4 Mistakes Chef Gaby Dalkin Says Everyone Makes on Thanksgiving

And how to avoid them

Thomas Barwick/Getty Images

Best-selling author, chef, entrepreneur and founder of the blog “What’s Gaby Cooking?Gaby Dalkin knows a thing or two about hosting friends and family for dinner. That’s why we were eager to hear about her Thanksgiving Day tips, including the mistakes she sees everyone make (and how to avoid them) as well as a few of her favorite recipes that we can’t wait to impress our own guests with. Here, Dalkin’s Thanksgiving 101, where she leaves nothing on the table (except maybe the perfect bouquet).

1. Winging the Timeline

“Thanksgiving is stressful, and I live by a timeline,” Dalkin tells us. “A hard Thanksgiving “no” for me is running to the store the day-of, so I really follow a schedule to make sure I have all the essentials – everything from recipe ingredients to hosting basics like water, wine, cleaning supplies – it’s so nice waking up to a clean kitchen the next day,” she adds. But if the idea of creating your own holiday timeline stresses you out, don’t fret—Dalkin has teamed up with Finish to create a personalized Thanksgiving timeline that will send you reminders of when to shop for what ingredients, when to set the table and more, all synced to your phone.

2. Test Driving New Recipes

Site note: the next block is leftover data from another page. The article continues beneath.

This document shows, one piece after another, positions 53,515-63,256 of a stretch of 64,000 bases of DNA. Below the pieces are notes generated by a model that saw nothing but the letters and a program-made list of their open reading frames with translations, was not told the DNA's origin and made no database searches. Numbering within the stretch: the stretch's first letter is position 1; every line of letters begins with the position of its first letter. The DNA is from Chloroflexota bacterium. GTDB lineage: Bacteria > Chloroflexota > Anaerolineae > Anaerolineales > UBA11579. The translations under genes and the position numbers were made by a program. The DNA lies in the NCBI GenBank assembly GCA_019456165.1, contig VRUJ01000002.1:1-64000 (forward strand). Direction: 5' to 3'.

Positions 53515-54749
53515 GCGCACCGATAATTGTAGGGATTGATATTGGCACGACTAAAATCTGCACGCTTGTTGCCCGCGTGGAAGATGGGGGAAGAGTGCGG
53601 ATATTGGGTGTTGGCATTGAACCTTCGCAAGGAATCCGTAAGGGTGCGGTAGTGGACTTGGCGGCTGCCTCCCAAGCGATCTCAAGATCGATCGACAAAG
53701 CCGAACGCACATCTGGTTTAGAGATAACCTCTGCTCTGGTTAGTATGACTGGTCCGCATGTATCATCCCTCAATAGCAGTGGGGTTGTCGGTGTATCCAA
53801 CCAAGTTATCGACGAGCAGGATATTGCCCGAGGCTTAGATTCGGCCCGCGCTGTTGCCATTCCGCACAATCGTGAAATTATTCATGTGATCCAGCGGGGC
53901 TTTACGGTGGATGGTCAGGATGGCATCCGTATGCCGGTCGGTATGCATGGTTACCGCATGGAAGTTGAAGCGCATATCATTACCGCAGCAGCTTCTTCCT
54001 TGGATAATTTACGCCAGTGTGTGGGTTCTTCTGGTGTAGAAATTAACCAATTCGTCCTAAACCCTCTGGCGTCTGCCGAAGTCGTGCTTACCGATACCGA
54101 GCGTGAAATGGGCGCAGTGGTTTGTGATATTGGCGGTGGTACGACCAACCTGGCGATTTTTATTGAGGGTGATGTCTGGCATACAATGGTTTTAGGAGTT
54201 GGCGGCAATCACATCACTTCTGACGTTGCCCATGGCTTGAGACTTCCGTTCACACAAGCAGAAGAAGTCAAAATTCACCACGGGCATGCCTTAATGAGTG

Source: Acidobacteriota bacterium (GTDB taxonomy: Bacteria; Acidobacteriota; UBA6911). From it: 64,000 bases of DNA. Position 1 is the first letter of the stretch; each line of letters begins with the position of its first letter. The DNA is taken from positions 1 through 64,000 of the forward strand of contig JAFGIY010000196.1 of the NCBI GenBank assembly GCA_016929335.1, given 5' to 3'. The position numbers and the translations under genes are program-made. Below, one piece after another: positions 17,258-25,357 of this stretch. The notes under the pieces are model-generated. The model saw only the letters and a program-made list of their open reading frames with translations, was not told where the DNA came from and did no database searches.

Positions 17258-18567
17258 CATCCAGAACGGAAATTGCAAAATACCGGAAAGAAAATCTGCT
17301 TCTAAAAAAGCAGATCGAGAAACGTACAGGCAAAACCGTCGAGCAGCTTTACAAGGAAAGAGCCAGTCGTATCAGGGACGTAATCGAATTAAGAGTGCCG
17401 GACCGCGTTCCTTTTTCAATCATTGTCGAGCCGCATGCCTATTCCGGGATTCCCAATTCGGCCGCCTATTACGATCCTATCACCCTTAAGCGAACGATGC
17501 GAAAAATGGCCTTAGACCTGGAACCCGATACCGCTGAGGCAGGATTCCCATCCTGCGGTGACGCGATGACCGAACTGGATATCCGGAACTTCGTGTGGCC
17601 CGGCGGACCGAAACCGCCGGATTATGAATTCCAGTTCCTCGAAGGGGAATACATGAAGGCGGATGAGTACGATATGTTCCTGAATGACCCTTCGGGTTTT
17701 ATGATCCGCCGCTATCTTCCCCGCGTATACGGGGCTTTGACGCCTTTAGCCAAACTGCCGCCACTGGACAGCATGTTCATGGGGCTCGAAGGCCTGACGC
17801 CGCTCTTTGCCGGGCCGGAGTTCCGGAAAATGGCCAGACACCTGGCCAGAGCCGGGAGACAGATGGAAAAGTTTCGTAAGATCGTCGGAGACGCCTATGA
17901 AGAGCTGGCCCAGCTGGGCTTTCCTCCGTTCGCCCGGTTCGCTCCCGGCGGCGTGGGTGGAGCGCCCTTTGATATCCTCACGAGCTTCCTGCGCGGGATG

“If you’re hosting, I wouldn’t take this time to attempt any new recipes” Dalkin cautions. (We get it—a croquembouche would be an amazing centerpiece but Thanksgiving Day is not the moment to attempt it for the first time.) If you’re going to try something new, Dalkin recommends you soft-launch it to a group of friends a few weeks before so that you’re comfortable with it, and can avoid stressing out on Thanksgiving Day. “A new recipe I am bringing to my dinner table this year is a cheesy herb sourdough stuffing – I can’t wait for my family to try it!”

3. Setting the Table Last-Minute

The turkey is done, the mashed potatoes are piping hot, and Uncle Ron is about to talk politics—time to sit down and eat! Oops, except the table hasn’t been set (so much for steering the convo to green beans.) “I always tell people to set their table days ahead of time,” Dalkin says. “It’s something that can feel overwhelming, but once it’s done, you feel much better.” One caveat: Waiting until Thanksgiving Day to set out glassware to ensure they’re clean and dust-free, the chef suggests. “I also set the table with a big, beautiful floral arrangement that can be easily removed when it’s time for dinner to be served. I like when my guests can serve themselves at the table; it promotes community and conversation, opposed to people getting up throughout the meal.”

4. Handing Out All Your Tupperware

“I have been known for two things on Thanksgiving: sending my guests home with cookies, as well as sending an email in advance requesting that they *please* bring their own glassware to take leftovers home in!” Dalkin exclaims. “When everyone leaves, I put everything in the dishwasher and don’t want to think about what storageware is missing. For a take-home treat, my chocolate chip cookies are truly the best, but during the holidays my molasses cookie is also a winner, and what’s helpful is that the dough can be made in advance.”

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